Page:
Nice "tank style" sidecar. Sometimes building a frame slightly too big, is way better than stiffening/rigiding it after.

For a better work experience, try to build some "third leg" for yourself:


A bicycle saddle with angle and height precisely set up to support user's hipbone/tailbone in position that normal healthy man uses, but support by your own legs is reduced to keeping equipoise/balance. Sometimes between sitting and staying.

This simple piece of furniture allowed me to "stay" in workshop. I "designed" it when when my hips were in so bad condition than I couldn't go to the toilet without crutches. With this "chair" I could work on lathe, vise or welding table with significantly reduced back and hips pain. But most of that time I was welding on the floor. You may also consider building a short legged welding table, about 8-10" high. I made few works on such table sitting/laying next to it on the floor, also made one sidecar back then.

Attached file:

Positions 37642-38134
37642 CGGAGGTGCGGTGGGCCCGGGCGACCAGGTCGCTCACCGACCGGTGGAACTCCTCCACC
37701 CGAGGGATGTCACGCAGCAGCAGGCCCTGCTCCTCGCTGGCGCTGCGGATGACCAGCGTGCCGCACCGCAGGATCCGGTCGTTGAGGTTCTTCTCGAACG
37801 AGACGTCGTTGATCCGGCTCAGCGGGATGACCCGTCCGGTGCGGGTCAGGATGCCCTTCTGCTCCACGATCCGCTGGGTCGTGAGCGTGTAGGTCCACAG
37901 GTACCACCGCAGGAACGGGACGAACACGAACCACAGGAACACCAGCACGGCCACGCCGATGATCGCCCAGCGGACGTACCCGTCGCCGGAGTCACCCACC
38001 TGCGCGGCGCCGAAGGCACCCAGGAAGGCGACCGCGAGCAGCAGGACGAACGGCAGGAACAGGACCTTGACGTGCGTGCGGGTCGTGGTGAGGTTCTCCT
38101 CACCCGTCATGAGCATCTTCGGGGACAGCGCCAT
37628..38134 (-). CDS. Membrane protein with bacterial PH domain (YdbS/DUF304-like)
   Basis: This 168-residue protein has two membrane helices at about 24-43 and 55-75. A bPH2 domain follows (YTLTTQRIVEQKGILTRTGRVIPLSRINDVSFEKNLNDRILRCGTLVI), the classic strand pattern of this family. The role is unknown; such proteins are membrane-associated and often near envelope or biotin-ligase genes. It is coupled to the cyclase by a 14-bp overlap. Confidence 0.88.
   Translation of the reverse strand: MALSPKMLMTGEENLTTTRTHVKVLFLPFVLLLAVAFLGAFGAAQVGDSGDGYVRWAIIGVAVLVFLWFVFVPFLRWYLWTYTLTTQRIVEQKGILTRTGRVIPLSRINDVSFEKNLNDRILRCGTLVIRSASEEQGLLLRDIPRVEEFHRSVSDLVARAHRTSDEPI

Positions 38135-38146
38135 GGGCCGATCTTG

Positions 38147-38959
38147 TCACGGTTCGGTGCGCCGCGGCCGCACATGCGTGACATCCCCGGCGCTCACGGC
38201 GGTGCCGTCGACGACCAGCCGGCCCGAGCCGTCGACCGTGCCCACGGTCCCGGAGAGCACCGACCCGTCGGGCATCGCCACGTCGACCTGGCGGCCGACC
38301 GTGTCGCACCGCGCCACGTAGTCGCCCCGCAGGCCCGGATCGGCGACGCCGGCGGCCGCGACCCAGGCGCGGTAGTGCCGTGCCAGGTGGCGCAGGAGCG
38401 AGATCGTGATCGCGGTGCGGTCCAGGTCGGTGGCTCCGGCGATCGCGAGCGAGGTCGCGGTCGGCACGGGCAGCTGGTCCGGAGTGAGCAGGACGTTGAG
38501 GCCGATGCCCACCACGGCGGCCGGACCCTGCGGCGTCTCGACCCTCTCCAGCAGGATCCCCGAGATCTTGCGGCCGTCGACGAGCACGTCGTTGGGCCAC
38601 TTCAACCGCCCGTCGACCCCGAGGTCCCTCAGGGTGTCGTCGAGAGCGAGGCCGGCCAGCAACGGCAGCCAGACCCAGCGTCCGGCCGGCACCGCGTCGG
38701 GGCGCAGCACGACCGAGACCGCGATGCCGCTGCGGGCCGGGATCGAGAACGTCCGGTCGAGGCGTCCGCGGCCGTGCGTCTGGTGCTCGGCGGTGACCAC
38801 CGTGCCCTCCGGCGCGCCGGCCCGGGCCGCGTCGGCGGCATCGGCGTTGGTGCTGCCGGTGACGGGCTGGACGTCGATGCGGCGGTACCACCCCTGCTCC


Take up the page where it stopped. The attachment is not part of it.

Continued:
If I can find a sidecar body cheap enough I may bolt one on. I figured it’s a heavy bike, I’m a big guy. Why build it flimsy?

So I wrote that sometimes heavy is beter than filmsy. My colleague had such heavy sidecar to his Junak bike, we called his rig "The Tank" . It was a bit hard to drive (track wider than wheelbase) but acted as a reliable truck. Simplest cheap passenger tub will be a copy of russian one but without narrow ends, just the same width in every point. Two sheetmetal sidewalls and one simple straight sheetmetal as back-bottom-front. For you, as good welder, it should be easy to connect. Straight sidewalls give better place to mount crutch holders than round tub. Or you may build a cargo version. You have good base. Add a big trunk with modified lid to make it accessible from motorcycle seat or from outside. Maybe some army surplus. Army hardware is durable and well engineered. I had a trailer with such chest.
Other cheap tub will be a plywood one. Wood, glue, few simple sheetmetal elements. Somewhere on this forums a guy posted photos from whole making of. As I can rmember it was two-person side by side version.